Despite the abundance of information available, people still ignore Black Friday’s impact.

Indeed, it’s essential to remember the truth behind it. This promotional event is a dangerous marketing trick. In fact, it leads to toxic, mass overconsumption and generates monstrous quantities of waste harmful to the environment. But our planet cannot sustain this economic and lifestyle system, so we need to stop.

As a retailer, if you participate in sales and promotions such as Black Friday, you contribute to a system that has failed.
This system does not offer a place for change and encourages you to foster the status quo by ignoring reality.

The fashion system, as well as any other industry, does not make reasonable or sustainable quantities. On the contrary, it produces large amounts in excess; the sole purpose is to maximise profits. Unfortunately, they do it at the expense of people and the planet.

Against Black Friday’s wastefulness #formodernhumans

We are unhappy with the current fashion system and choose not to participate in sales and promotions. That means no Black Friday for us.

We value consistency. So, we refuse to be part of something against our values and principles. And we take responsibility for our actions. That includes how we present our work and conduct ourselves while interacting with you. Though we understand that this might limit our audience, we believe it’s the right thing to do.

The big question is why people don’t see further than their noses. Why don’t they see the negative impact of this system? The results of Black Friday are crystal clear: mountains high of waste polluting the earth and waters are undeniable.

So, why do people ignore Black Friday’s impact? Why do most people not want to educate themselves? Do you think overconsumption is the only reason to live?

Do you know there’s a healthier alternative? Buy Nothing! Above all, stop buying pointless shit!

Share your thoughts here below or WhatsApp directly from this link!

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Miscellaneous thoughts on fashion

A critical perspective on the industry

Three miscellaneous thoughts on fashion we’ve read this week seem to have something in common: fashion’s lack of understanding of its role in climate change.

Fashion & the heatwave in Italy

In order to tackle the heatwave in Italy, Federmoda – the organisation that represents retail and wholesale companies in the fashion field – asks to reduce taxes on made-in-Italy and sustainable garments.
“Made in” is a very tricky concept to address. According to the Updated Community Customs Code (EC Regulation 04/23/2008 n° 450 – art. 36 – on the non-preferential customs origin of goods), a product can be considered of Italian origin – in the customs sense – and contain, therefore, the indication “Made in Italy” when the last substantial transformation or processing took place in our country. Ta-da!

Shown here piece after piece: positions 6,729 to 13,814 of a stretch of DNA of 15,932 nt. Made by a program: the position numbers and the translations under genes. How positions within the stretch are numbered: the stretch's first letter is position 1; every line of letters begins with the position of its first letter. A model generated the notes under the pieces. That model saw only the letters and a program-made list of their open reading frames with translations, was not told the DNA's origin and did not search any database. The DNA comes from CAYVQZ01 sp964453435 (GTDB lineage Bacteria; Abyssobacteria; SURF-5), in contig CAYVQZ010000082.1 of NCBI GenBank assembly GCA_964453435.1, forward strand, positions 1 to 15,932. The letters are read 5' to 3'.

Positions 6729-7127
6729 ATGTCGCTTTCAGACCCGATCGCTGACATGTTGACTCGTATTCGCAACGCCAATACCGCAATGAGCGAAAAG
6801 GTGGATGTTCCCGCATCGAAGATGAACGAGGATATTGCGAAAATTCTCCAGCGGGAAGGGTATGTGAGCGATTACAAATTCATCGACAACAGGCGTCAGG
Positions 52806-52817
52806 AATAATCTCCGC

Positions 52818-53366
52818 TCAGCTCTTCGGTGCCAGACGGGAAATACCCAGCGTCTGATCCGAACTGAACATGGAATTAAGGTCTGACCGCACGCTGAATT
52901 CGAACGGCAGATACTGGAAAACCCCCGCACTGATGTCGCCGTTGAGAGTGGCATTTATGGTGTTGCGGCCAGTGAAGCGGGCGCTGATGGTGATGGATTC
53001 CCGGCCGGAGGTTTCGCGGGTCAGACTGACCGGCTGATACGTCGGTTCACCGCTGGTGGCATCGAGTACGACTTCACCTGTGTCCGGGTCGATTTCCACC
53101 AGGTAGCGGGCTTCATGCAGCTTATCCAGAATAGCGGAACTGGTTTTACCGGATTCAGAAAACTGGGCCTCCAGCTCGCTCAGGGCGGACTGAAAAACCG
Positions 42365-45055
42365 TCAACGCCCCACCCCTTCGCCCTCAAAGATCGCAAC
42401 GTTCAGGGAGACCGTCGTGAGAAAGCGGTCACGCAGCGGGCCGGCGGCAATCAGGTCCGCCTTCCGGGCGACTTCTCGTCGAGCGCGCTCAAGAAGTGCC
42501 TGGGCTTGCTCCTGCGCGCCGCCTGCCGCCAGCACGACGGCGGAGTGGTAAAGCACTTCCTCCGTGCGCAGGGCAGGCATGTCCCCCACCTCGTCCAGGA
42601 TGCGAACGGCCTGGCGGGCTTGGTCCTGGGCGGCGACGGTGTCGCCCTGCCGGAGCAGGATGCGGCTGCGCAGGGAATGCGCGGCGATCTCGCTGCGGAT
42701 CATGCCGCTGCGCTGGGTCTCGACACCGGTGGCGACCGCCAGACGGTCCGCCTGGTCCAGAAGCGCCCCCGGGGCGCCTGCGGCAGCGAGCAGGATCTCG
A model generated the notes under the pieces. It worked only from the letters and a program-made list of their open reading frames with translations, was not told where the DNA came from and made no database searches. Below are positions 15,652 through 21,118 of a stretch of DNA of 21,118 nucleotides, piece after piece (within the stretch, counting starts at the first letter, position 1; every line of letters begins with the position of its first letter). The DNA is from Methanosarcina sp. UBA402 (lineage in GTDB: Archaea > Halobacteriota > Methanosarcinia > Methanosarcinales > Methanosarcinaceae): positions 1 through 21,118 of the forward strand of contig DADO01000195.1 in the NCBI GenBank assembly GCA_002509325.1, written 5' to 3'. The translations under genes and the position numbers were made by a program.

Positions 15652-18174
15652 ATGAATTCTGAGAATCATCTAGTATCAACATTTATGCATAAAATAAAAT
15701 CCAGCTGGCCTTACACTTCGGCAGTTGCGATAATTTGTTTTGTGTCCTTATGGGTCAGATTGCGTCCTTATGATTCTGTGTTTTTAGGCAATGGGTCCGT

So, brands can make production wherever, then assemble a few things in Italy and get the magic label.
However, since there is no precise regulation, labelling and certifying sustainable garments is way more problematic.
Perhaps this proposal can relieve the pressure on fashion retailers, but it doesn’t change the core issue: fashion business pattern.

Luxury brands & revenge shopping slow down

Consumption of luxury goods in China and the USA has dropped because the much-awaited post-pandemic revenge shopping is slowing down. In fact, stock markets report a general decline for luxury companies. And so, the slowdown in China’s recovery and the cooling of demand from US consumers are impacting top brands who, undaunted, still commit to the same old model.

Vuitton & inconsistency

Pharrell Williams aims to push expansion and growth in sales to Vuitton, but also culture. Undeniably, the white culture has dominated the industry so far, and it seems quite clear what audience Vuitton is targeting by partnering with Mr Pharrell. However, the brand has a long history at its back. So shifting the discussion on culture, specifically a culture not even consistent with its core image, is meaningless.
Let’s say openly: we want to sell more! But there’s no need to mention culture since Vuitton’s culture has nothing in common with this new air.

Three thoughts, one pattern

The above miscellaneous thoughts on fashion are connected: the industry business pattern plays a huge role in climate change. But the discussions industry insiders deliver, basically ignore the issue.